In last week’s post (12 Things You May Not Know About Traditional Freelance Writing: Part One), I told you I bought a second book on traditional (editorial) freelancing, which is writing articles for magazines and journals. Well, I’m going to share twelve more quick tips that I learned from that second book as well.
The book I’m highlighting in this post is Zachary Petit’s The Essential Guide to Freelance Writing: How to Write, Work, and Thrive on Your Own Terms. Petit is both a writer and editor (Writer’s Digest and Print) for magazines, and his unique perspective of having worked on both ends of the business makes for some very insightful advice and a fun read. Some of the most valuable things you will find in this book are his breakdowns of what should be included in different types of articles, such as profiles and Q&A’s. His work is very journalistic and investigative in nature, so he also includes a whole chapter on interviewing sources. Since I minored in communications, I was familiar with most of the techniques and tips, but there were still some things I found myself jotting down.
As with Kelly James-Enger’s book in Part One, this list barely scratches the surface of what Petit’s book teaches; it’s merely a few facts and tidbits that I was completely naive about before reading. You may notice that many of them have to do with contracts and taxes because, to me, the legal part of the business is the most confusing and the part about which I know the least. I have a feeling I’m not alone.
So, without further ado, here’s some things you may not know:
- Difference Between Consumer and Trade: Consumer magazines are the ones everyone is familiar with because they are all over newsstands, bookstores, and specialty shops and are meant for general audiences interested in the subject matter. Trade journals are intended for people in a specific industry for business-to-business use. Trade journals are harder to write content for because they are so technical and specialized, but there is a lot less competition when querying a trade journal and they usually pay better.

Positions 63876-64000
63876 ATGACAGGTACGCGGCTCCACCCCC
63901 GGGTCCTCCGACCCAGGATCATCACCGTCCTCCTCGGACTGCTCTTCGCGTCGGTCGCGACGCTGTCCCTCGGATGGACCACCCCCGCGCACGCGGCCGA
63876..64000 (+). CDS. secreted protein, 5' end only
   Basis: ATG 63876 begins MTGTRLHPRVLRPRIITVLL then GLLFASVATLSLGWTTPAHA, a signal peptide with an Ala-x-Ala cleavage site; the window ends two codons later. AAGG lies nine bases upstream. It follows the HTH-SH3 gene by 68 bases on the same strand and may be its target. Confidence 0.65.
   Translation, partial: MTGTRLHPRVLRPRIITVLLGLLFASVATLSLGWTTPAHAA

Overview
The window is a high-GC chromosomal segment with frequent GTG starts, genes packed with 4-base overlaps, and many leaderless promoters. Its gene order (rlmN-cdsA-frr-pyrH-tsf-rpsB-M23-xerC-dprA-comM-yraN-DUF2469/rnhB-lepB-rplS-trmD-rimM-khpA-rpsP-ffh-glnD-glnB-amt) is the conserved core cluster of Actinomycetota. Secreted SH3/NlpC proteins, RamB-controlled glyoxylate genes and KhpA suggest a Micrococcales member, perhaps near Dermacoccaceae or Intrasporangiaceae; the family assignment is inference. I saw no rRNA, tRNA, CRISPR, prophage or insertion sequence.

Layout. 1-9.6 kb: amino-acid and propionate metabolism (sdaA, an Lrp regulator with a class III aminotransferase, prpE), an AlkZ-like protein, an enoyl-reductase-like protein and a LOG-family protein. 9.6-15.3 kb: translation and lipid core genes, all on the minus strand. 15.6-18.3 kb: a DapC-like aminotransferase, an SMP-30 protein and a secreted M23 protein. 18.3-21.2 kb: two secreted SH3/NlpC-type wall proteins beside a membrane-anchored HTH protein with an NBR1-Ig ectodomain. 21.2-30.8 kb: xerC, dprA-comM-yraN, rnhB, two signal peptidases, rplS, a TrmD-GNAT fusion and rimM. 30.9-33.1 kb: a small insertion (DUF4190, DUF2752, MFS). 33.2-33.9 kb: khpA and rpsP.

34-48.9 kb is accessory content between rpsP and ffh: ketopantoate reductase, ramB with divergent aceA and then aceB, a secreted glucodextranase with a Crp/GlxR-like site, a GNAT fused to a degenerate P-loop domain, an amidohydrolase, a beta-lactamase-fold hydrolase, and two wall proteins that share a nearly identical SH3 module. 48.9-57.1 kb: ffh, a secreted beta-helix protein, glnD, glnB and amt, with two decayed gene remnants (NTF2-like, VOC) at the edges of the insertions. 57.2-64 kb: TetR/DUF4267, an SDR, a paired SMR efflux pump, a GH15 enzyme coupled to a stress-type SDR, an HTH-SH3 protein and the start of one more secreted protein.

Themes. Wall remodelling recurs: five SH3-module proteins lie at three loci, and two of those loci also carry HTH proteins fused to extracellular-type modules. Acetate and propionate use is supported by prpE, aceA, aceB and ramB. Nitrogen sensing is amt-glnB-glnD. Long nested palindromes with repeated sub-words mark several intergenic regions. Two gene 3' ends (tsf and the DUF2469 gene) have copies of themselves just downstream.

- Feature Categories: The main types of feature articles usually fall into four categories—journalistic feature, profiles, Q&A interviews, and how-to.
- Back of the Book: The pages that follow the features are the Back of the Book (BoB). They are usually around 300 words and are a great place to break in, especially if you have a sense of humor. Petit explains that the BoB is usually full of humor and quirky recurring bits like Writer’s Digest’s “Reject a Hit” (mock up rejection letters for famous books).
- Editor Hierarchy: While some smaller magazines may not have all of these titles on their masthead, the typical breakdown from highest to lowest is Publisher, Editor in Chief, Executive Editor, Managing Editor, Senior Editor, Associate Editor, Assistant Editor, Copy Editor, Research Assistant, Intern, and Contributing Editors. Some publications will have an Acquisitions Editor; if so, that is who you send queries to. But if not, and if no one is listed in the submission guidelines, send queries to the managing editor. Petite provides details about each editor’s duties in the book.
- Kick: The closing line of an article. Always make it count.